310specified handler routine is invoked.  Some context information is
311saved by the processor automatically when this happens.  RTEMS saves
312enough context information so that an interrupt service routine
313can be implemented in a high level language.
314
315On some processors, the Interrupt Vector Table is at a fixed address.  If
316this address is in RAM, then usually the BSP only has to initialize
317it to contain pointers to default handlers.  If the table is in ROM,
318then the application developer will have to take special steps to
319fill in the table.
320
321If the base address of the Interrupt Vector Table can be dynamically
322changed to an arbitrary address, then the RTEMS port to that processor
323family will usually allocate its own table and install it.  For example,
324on some members of the Motorola MC68xxx family, the Vector Base Register
325(@code{vbr}) contains this base address. 
326
327@subsection Interrupt Vector Table on the gen68340 BSP
328
329The gen68340 BSP provides a default Interrupt Vector Table in the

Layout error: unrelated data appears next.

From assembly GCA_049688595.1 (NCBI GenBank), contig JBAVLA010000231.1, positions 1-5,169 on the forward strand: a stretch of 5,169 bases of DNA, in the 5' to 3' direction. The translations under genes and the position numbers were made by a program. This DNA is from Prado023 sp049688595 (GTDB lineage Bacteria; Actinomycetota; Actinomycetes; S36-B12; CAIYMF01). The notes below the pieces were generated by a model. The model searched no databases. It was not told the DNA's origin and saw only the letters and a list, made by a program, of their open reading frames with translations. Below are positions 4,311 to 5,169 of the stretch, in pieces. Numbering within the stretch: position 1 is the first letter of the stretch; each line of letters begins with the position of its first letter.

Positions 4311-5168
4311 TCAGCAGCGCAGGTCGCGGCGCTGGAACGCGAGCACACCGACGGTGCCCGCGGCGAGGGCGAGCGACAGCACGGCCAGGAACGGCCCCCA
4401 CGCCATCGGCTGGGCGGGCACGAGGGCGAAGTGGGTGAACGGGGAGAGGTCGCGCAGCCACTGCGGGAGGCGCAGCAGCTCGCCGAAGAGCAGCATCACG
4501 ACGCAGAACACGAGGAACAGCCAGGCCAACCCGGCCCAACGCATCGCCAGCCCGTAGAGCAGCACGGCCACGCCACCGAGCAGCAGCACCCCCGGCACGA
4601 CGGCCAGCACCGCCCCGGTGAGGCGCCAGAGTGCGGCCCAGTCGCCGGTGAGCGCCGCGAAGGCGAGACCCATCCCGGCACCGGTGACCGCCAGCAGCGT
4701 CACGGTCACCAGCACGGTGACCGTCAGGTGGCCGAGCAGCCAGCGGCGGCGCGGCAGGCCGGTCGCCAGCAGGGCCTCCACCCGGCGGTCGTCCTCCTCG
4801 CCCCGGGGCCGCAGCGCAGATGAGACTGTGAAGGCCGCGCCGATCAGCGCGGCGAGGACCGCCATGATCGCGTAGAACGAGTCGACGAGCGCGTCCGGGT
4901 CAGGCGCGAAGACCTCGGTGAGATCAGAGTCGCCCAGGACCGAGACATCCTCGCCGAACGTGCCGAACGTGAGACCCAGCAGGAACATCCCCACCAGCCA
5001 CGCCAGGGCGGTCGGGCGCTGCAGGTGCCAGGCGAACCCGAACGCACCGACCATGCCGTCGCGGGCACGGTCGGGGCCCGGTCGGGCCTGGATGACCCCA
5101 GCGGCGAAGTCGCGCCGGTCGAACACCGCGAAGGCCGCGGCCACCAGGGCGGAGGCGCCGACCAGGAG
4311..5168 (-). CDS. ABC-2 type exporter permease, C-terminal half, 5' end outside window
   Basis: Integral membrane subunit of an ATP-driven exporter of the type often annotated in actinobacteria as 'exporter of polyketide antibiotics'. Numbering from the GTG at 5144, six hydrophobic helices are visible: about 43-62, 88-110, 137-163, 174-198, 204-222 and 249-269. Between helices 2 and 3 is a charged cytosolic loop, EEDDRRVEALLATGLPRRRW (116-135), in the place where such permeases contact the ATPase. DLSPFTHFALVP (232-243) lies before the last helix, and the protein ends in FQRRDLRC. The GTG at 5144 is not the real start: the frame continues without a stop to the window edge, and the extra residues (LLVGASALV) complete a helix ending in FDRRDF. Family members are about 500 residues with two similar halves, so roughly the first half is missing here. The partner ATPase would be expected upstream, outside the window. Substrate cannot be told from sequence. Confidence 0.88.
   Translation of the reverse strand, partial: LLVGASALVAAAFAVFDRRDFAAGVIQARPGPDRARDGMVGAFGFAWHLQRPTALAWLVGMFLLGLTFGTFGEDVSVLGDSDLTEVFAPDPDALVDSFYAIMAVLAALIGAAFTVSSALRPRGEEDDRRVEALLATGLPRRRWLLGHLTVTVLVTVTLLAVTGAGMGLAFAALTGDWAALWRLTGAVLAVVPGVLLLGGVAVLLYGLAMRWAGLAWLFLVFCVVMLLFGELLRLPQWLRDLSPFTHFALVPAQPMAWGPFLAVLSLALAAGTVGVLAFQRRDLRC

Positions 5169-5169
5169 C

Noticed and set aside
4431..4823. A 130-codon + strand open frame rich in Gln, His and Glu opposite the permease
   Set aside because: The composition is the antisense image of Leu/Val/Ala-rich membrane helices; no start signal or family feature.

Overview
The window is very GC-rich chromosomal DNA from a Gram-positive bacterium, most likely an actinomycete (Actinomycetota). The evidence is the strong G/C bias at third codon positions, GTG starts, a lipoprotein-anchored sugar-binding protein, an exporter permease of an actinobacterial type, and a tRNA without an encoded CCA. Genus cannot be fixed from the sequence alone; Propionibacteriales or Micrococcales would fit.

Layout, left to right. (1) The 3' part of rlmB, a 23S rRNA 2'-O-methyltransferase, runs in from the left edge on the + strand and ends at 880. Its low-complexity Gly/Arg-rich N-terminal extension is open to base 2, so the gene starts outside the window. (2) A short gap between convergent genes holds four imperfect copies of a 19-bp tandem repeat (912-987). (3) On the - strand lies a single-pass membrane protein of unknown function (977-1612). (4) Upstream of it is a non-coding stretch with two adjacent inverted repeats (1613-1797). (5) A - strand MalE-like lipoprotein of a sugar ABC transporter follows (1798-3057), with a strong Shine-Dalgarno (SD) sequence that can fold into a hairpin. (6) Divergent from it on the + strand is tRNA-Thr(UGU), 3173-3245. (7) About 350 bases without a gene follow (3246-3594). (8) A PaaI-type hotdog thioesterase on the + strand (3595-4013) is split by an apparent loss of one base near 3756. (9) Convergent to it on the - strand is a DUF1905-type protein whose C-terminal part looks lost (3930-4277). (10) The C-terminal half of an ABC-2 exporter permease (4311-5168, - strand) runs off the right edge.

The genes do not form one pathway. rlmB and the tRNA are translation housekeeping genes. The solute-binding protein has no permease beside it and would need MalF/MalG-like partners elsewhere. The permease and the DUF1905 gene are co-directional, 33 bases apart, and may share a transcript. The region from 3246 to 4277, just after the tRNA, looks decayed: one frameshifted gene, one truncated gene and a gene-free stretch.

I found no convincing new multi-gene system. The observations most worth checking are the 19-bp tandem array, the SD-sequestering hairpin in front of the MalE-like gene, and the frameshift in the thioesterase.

330file @code{$BSP_ROOT/start340/start340.s}.  After the @code{entry}
331label is the definition of space reserved for the table of
332interrupts vectors.  This space is assigned the symbolic name
333of @code{__uhoh} in the @code{gen68340} BSP.
334
335At @code{__uhoh} label is the default interrupt handler routine. This
336routine is only called when an unexpected interrupts is raised.  One can
337add their own routine there (in that case there's a call to a routine -
338$BSP_ROOT/startup/dumpanic.c - that prints which address caused the
339interrupt and the contents of the registers, stack, etc.), but this should
340not return.
341
342@section Chip Select Initialization
343
344When the microprocessor accesses a memory area, address decoding is
345handled by an address decoder, so that the microprocessor knows which
346memory chip(s) to access.   The following figure illustrates this:
347
348@example
349@group
350                     +-------------------+
351         ------------|                   |
352         ------------|                   |------------
353         ------------|      Address      |------------
354         ------------|      Decoder      |------------
355         ------------|                   |------------
356         ------------|                   |
357                     +-------------------+
358           CPU Bus                           Chip Select
359@end group
360@end example
361
362
363The Chip Select registers must be programmed such that they match
364the @code{linkcmds} settings. In the gen68340 BSP, ROM and RAM
365addresses can be found in both the @code{linkcmds} and initialization